Choice is a large motif in Twilight.  It’s not what you are, it’s what you do.  Jake doesn’t’ have to act on werewolf impulses.  Parallels the way of escape from that monster death and hell.

The basic distinction between immortality and eternal life, fundamental to Mormon theology comes out in Twilight.  Vampires are not mortal, not subject to death, bonus enhancements, have superhuman powers.  Vampires restless, isolated from their times, become vegetarians, precluding close relationships with humans…inability to procreate.  They can’t have children. One character’s greatest longing in life was to have a baby, which will not come to pass. She sees Bella’s almost flippant desire to become immortal, throw off flesh and become immortal, loose ability to have children…

Social context of eternal life…promise of an eternal body…Bella gives up her life to save another, greater love hath no man that this…and Bella enters a post resurrection world.

Mormonism teaches that the body will be a strength and pleasure in the resurrection.  This is what Bella discovers.  There is a commitment to the theological principle of agency.  [Discusses Meyer’s novel The Host]

I have mixed feelings on her fiction, her plots are imaginative, her theology interesting, but she is right when she says she’s a storyteller not a writer.  Novels tell the reader that Bella is smart and strong, but she’s shown as powerless, she exposes herself to harm, sacrifices everything for a borderline abusive man.


Stephen Carter, Sunstone Magazine

Old media and new media. I was newspaper reporter for 4 years, then went off to Nebraska, a bunch of us in the Association of Mormon Letters created the Sugar Beet.  It even got on UVU television.  Upwards of 15,000 unique visitors per month, very interesting time.  That was my first foray into the new media.  Also looking into blogs.  I was going through my own struggles going between stage 3 and 4 of Fowler’s stages, I was full of angst.  [Sorry, that’s all I had]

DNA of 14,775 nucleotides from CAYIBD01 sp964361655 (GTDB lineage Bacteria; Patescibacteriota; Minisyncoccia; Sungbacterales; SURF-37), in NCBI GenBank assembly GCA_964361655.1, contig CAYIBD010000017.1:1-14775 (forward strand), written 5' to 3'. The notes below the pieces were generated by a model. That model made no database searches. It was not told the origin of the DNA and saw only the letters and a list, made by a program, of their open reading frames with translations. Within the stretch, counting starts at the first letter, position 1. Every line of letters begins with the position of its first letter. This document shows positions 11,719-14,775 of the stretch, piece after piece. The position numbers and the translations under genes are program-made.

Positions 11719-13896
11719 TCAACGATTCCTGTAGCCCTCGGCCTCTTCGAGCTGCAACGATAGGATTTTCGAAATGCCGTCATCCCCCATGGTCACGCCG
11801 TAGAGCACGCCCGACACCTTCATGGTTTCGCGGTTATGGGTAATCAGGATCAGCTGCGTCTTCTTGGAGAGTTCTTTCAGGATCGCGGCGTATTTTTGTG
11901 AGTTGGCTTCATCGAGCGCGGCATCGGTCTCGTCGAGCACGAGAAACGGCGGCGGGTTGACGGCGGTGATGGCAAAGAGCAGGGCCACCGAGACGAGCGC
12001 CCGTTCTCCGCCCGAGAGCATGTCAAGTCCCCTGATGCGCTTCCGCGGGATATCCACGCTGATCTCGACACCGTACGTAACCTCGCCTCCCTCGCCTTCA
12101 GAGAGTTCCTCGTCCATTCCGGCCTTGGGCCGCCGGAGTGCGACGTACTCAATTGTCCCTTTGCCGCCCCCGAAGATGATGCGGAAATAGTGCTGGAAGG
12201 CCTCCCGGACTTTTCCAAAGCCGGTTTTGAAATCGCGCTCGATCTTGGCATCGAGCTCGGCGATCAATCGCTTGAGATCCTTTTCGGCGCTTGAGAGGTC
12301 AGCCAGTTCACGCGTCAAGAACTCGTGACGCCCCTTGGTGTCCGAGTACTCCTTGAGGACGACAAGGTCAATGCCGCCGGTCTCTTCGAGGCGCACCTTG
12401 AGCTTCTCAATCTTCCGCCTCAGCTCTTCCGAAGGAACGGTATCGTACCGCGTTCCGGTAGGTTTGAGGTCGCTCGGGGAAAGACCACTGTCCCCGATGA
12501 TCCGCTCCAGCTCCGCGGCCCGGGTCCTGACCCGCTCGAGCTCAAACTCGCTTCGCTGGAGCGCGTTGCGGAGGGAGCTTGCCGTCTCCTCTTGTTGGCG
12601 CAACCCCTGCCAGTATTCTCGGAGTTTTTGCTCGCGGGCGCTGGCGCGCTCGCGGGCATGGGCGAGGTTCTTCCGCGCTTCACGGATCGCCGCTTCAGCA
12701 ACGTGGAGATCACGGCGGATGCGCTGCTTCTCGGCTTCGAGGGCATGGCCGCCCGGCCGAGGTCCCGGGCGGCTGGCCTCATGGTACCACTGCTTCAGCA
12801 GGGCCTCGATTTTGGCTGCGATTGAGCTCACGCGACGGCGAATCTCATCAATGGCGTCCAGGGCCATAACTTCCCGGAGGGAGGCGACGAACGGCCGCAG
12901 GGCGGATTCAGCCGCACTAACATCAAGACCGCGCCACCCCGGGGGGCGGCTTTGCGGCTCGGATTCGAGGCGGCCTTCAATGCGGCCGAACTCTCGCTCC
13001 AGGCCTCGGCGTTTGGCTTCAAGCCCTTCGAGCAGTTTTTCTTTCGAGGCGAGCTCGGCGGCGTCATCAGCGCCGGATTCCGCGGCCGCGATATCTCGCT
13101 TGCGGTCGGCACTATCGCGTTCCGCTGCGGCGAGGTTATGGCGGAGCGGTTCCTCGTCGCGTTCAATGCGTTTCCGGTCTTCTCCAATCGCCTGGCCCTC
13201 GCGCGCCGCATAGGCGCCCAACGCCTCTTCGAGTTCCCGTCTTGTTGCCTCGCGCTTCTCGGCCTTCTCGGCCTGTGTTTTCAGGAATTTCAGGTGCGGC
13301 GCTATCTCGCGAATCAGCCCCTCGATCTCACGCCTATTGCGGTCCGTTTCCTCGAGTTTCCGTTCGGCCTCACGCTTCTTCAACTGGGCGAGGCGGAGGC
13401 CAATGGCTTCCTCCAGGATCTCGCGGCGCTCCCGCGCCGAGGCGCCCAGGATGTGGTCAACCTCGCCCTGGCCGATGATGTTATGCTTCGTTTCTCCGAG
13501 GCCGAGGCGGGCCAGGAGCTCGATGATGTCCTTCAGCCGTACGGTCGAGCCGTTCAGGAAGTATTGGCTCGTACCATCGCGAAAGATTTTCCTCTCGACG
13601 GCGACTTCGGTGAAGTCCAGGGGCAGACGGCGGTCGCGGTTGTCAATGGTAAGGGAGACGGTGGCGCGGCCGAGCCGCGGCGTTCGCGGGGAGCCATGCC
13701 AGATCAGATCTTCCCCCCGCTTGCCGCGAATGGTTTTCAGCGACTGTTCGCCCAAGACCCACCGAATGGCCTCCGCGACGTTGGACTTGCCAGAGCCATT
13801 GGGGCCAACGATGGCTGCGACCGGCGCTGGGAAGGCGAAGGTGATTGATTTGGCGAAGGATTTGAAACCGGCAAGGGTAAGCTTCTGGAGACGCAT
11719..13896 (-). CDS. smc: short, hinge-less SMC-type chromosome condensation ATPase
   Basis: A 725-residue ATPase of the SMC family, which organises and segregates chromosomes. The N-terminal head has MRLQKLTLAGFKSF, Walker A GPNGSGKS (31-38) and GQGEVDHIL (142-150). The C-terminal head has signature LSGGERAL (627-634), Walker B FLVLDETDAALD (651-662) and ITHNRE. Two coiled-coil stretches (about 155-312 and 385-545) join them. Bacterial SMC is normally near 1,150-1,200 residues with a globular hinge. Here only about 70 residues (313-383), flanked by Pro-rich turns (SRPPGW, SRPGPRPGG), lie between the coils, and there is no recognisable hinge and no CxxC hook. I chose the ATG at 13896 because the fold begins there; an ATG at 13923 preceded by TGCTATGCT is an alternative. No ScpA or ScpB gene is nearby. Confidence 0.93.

Kristine Haglund [See Kristine’s actual notes here]

I stumbled on the blogosphere when it was beginning.

Some have said things like the blog signal the end of the development of independent Mormon publications on dead trees.

The new media is cheap or free with low barriers for participation.

The Exponent II already met this fate, it has stopped on paper and is published online, in some ways a shadow of its former self.

The blogs create a sense of community.  This was also a major function of the old media, providing an extra-textual community, seeming to say that you are not alone.  Journal Mormon History, etc.

You can pick your level of disaffection in the blogosphere.  This and their participatory nature makes them popular. People like to hear themselves talk. How informed you are is less important.  Their democratic ethos presents a challenge to the institutional church, though many Mormons will yet defer to institutional authority, blogging provides all men and women a press for their theses.  Another technological development is the sheer volume of information.

We see emerge a new set of incentives in the Church.  It won’t do to insist that the Gospel Doctrine manual has it all, but may encourage that the use of the hour of Church devoted to that class be used for inoculation.


I was not able to attend the session on “Symbols and Boundary Maintenance” unfortunately.

Here is a summary of Terryl Givens’ Eugene England Lecture given that Thursday evening entitled, “The Prehistory of the Soul”.

All in all, it was a good day.

Your thoughts on the proceedings, whether by attendance or as reflected in these notes?  See my notes for Day 2 here.

Article filed under Announcements and Events


  1. Thanks, J.

    Comment by David G. — April 5, 2009 @ 5:40 pm

  2. Jared,

    Excellent report. Thank you very much for sharing.

    Comment by Joe Geisner — April 5, 2009 @ 9:23 pm

  3. […] Geisner: Mormonism in the PublicDavid G.: Mormonism in the PublicDesert Rat: Transcript of the MountainDesert Rat: Glenn Beck and […]

    Pingback by Juvenile Instructor » Mormonism in the Public Mind: Perceptions of an Emerging World Faith, April 3, 2009 (Day 2) — April 5, 2009 @ 9:53 pm

  4. Thanks for great reporting Jared!

    Comment by Debbie Marsh — April 6, 2009 @ 2:46 pm

  5. Thanks all.

    Comment by Jared T — April 6, 2009 @ 2:58 pm